When SugarHouse Casino won a gaming license to build in Philadelphia's Fishtown neighborhood in 2006, some residents feared crime would skyrocket.
Nearly four years after the casino opened its doors, a new study has found that crime did not significantly rise in the area.
"In actual fact, there was a reduction in burglary offenses and a reduction in drug crime as well in the surrounding area," said Jerry Ratcliffe, chairman of Temple University's criminal justice department and co-author of the report.
Ratcliffe and Lallen Johnson, an assistant criminal justice professor at Drexel University, analyzed vehicular crimes, residential burglaries and violent street felonies in Fishtown between 2004 and 2011. Violent street felonies were the only category of crime that increased compared with a control area, but the spike was not statistically significant, according to the study.
Anti-casino activists said the report doesn't offer a complete picture of crime related to SugarHouse. Dan Hajdo, a board member of Casino-Free Philadelphia, said researchers failed to account for gambling addicts who commit crimes to support their habits outside of the neighborhood's boundaries.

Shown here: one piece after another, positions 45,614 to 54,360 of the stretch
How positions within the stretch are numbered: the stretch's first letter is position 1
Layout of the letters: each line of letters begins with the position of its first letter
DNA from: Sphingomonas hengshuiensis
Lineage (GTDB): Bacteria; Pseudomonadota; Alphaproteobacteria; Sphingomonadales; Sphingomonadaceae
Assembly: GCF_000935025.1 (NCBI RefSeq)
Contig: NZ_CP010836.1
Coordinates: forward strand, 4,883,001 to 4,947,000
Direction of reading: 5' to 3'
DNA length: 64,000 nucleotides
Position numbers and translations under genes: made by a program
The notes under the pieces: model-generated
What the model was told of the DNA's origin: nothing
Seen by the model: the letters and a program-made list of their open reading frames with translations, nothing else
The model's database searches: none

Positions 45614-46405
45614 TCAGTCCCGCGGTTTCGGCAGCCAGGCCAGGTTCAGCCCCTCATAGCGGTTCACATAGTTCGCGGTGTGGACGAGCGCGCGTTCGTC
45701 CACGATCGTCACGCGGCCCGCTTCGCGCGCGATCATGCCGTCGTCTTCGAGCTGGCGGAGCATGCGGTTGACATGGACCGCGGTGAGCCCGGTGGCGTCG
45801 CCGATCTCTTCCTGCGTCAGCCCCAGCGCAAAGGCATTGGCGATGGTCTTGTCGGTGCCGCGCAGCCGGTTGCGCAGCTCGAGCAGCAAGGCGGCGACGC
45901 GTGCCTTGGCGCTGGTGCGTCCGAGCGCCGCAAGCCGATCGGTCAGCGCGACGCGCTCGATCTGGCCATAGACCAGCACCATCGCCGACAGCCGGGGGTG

"One of the main things you'll get is embezzling, and that, of course, can show up anywhere," he said.
Ratcliffe said the study looked only at the surrounding area because "the majority of the pre-casino concerns were about neighborhood impact."
Kate Micklow Harwan, president of the Fishtown Neighbors Association, said community members have been pleasantly surprised that crime hasn't gone up. She said their vigilance probably helped matters, and would recommend that residents near other casino proposals not let their guard down because of the study.
"I would say definitely be vocal and verbal about your concerns, and make sure that you're heard," she said.
The Pennsylvania Gaming Control Board is now considering proposals for a second casino in Philadelphia.